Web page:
Updated: Jan 3
On December 13, 2021, a federal court handed down yet another decision exemplifying why a commitment to mediation for resolving allocation disputes under D&O Policies is often superior from the standpoint of cost, time, and results. In Twin City Fire Ins. Co. v. Alcast Co. et al, No. 20-cv-1065 (C.D. Ill. Dec. 13, 2021), the court concluded, as have many courts who’ve been asked to determine allocation between covered and non-covered claims, that “myriad factual disputes” (including which portions of the defense invoices were attributable to each of the jointly represented defendants in the underlying litigation) precluded granting summary judgment for either party. Equally revealing, the judge isn’t eager to adjudicate the facts in a bench trial scheduled for February 2022, instead advising the parties they’d be “best served by attempting to settle their dispute with the assistance of a neutral mediator.”
In fruitlessly seeking adjudication by the court, the Alcast parties exchanged motions and briefing in excess of 120 pages over more than a year of wrangling, including motions to file under seal, motions to strike prior motions as “untimely,” and motions to “supplement responses” set forth in prior responses to motions. (Incidentally, such ancillary motions practice is one reason why initial litigation budgets can prove inadequate – the usual budget template rarely foresees a need to file motions "to strike prior motions as untimely"!)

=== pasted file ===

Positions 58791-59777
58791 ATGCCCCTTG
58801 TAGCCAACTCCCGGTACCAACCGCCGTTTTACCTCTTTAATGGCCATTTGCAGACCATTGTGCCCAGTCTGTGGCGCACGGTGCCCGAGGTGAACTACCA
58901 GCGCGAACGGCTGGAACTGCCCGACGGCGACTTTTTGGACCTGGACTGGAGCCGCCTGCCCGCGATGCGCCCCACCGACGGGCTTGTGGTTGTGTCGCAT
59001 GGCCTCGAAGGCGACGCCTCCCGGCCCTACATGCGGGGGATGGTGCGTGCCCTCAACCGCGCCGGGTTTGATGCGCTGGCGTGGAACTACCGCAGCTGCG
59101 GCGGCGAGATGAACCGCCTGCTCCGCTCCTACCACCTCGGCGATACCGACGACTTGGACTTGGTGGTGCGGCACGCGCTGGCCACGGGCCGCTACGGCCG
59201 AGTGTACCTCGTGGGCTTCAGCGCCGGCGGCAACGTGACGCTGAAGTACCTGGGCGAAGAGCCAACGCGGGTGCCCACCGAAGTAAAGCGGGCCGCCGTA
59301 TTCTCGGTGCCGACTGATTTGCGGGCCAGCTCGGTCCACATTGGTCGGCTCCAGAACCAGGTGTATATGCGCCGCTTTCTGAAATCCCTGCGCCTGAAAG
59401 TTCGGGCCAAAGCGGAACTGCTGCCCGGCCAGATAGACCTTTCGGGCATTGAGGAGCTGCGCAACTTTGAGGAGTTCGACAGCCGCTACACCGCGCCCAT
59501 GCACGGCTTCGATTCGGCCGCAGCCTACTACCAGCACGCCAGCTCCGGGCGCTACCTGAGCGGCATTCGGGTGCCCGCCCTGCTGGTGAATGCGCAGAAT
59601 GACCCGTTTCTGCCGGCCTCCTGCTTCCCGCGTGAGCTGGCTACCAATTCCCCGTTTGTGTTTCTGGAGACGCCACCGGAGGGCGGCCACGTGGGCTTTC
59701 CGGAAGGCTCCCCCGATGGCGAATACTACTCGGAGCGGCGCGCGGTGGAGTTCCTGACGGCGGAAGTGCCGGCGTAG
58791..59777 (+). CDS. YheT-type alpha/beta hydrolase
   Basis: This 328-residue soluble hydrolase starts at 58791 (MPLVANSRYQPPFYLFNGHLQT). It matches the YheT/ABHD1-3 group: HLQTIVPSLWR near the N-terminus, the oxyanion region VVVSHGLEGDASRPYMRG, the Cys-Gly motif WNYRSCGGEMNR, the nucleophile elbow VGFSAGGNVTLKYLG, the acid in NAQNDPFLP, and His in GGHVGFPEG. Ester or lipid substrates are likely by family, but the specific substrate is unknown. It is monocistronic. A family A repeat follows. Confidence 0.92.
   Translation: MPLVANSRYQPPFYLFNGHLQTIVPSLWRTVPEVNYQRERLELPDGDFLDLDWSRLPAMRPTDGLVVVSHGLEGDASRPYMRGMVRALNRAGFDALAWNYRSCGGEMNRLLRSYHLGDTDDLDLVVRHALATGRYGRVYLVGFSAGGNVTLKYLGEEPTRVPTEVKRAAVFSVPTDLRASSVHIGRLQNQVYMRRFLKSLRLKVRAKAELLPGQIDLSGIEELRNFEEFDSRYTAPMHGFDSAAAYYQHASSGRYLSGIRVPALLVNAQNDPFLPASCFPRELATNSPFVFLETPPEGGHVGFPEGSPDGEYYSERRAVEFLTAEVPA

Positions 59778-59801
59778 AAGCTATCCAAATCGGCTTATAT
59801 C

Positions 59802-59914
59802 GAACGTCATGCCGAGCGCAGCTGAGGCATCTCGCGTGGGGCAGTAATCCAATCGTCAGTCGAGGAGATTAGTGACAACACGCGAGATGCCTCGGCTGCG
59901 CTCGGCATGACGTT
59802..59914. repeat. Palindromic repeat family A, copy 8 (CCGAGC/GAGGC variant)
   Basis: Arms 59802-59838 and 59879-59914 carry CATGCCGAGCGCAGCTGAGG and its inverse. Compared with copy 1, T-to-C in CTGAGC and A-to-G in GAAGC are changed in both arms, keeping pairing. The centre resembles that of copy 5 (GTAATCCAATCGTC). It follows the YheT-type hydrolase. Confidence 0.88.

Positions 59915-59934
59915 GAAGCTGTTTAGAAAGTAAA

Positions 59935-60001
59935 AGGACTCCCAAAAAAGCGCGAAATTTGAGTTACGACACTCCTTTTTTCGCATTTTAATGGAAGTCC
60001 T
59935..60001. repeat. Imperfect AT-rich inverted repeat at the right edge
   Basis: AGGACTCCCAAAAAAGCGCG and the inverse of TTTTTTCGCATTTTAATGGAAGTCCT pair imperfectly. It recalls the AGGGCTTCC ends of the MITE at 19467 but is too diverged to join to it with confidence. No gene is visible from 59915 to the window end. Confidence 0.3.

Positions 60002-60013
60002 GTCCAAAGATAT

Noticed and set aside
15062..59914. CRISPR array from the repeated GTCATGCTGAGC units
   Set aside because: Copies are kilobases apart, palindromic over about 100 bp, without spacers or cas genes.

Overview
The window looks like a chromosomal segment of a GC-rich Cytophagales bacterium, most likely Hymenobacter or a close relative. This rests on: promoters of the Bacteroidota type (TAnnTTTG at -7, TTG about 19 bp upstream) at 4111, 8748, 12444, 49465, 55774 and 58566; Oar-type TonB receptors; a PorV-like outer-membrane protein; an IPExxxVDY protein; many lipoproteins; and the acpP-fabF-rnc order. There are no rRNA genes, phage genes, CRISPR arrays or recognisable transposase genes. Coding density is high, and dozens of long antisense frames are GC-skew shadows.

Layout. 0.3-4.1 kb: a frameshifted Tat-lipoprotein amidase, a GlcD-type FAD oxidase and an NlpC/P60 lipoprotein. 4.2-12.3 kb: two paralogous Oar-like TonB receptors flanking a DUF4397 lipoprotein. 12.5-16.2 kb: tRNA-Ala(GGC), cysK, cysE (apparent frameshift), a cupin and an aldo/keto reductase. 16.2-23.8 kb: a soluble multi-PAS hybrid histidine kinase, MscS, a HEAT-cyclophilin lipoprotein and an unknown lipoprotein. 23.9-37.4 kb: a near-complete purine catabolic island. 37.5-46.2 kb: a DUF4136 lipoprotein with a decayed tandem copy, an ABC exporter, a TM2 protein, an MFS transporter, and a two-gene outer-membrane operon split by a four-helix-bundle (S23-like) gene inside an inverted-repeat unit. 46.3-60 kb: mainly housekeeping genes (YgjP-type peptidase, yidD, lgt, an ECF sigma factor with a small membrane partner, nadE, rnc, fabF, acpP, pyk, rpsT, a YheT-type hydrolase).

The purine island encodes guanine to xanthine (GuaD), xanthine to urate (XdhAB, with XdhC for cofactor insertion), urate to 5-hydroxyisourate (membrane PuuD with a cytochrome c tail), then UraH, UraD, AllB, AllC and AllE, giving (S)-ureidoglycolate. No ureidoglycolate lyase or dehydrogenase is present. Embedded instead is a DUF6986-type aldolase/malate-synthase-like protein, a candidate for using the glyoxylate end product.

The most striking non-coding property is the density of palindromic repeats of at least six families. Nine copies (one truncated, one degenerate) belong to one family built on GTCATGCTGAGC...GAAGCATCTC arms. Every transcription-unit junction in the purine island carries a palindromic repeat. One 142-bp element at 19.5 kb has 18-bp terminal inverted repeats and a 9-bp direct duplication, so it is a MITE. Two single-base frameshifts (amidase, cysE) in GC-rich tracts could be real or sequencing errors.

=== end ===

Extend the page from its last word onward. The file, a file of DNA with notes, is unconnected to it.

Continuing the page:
Consider how much time and expense can be conserved by resolving an allocation dispute, not through protracted motions practice, but in mediation before a mediator who, unlike many judges, is fluent concerning D&O policies, can devote the time and individual focus necessary to carefully consider all the facts and law, and who is skilled in closing gaps between settlement positions. While many D&O policies do require mediation prior to the institution of any legal action, one or both parties may be looking past preliminary mediation in the expectation of a quick summary adjudication in court. Doing so may be inadvisable, for decisions such as Alcast teach that expecting the court to rule on allocation may be too optimistic, and that a determination by the parties to resolve the matter before a skilled mediator often is the wiser approach.